Violaine Pogeant, Rennes SB Alumni & Fabrice Blanc, OAKland Group

When globalisation and competition go hand in hand, it becomes crucial for schools to keep a close eye on their international reputation, particularly by paying special attention to their alumni living abroad.

Of course, allowing international students to study at your institution is a clear asset: sharing cultures, diversity and language practice are real opportunities for students from the same institution. Beyond the cultural aspect, these are real drivers for developing curiosity and open-mindedness, two essential points in a learning pathway.

However, not all schools use the same strategy to attract young people at an international level in the highly competitive higher education sector.

What contributes to the schools’ reputation?

There are several levers to appeal to students.

The first, which is costly, is to set up impactful communication actions. But while the Grandes Écoles can mobilise substantial budgets for this type of operation, it is not always the case.

The second lever is to appear in international rankings. There too, given the considerable number of institutions present on the market, it is not always easy to secure a position. So we must not neglect the third, which for us is the most essential: prescription.

In education, as in every industry, we always give more credit to somebody who has experienced what we want to share, than to any other marketing or communication action.

Keeping in touch, but not only…

Thus, graduates who have completed their studies at your institution are undeniably major assets in attracting prospects. But relying on their presence at the school alone is not enough to make them talk about you, you must also stay in touch with them after they leave the school and maintain contact to extend their experience as alumni. This can be beneficial, especially when 33% of a school’s graduates live abroad, a significant source of ambassadors, as is the case for Rennes School of Business.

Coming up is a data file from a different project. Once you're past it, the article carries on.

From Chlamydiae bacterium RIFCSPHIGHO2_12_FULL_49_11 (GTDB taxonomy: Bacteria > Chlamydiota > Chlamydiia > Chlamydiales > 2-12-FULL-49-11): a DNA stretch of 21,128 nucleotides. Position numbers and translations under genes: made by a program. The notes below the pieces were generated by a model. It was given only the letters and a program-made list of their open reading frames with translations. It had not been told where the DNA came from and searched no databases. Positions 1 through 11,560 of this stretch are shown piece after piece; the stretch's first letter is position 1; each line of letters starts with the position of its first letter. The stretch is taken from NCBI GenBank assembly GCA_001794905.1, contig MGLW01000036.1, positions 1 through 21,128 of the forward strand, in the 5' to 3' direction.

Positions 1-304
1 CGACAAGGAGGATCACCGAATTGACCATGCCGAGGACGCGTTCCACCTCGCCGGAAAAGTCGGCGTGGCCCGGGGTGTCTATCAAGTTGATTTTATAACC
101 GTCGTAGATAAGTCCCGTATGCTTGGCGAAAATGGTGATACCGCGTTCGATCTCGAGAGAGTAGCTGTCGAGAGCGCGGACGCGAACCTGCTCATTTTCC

“From the very beginning, Rennes School of Business has wanted to assert its difference thanks to a highly international perspective. Today, we draw on this strength within the School’s 23,000-strong alumni community. Our daily challenge is to stay connected with our members, no matter where they live in the world”.  Says Violaine Pogeant, Head of the Rennes SB Alumni Pole.

If the subject is relatively simple to address at the national level, it is often more complex at the international level. Keeping a link with alumni around the world requires being able to follow them on a continuous basis, thus having permanent access to international data, which is not an easy task.

This is what Rennes School of Business Alumni has realised and, in addition to the important work of animating the network of graduates present in more than 100 countries, it has devoted itself to setting up efficient solutions for managing heterogeneous data.

Violaine Pogeant explains: “We know that the average lifespan of information regarding our alumni’s professional situation is 3 years. Based on this fact, we are constantly looking for solutions to have the most up-to-date and complete information possible on our graduates”.

To keep in touch with alumni all over the world, it is important not only to know them, but also to be able to contact them easily and, above all, to be able to provide them with personalised information and services. Hence the importance of having continuous access to reliable, up-to-date and secure data.

Data is therefore becoming one of the major tools for guaranteeing schools’ effective international outreach.

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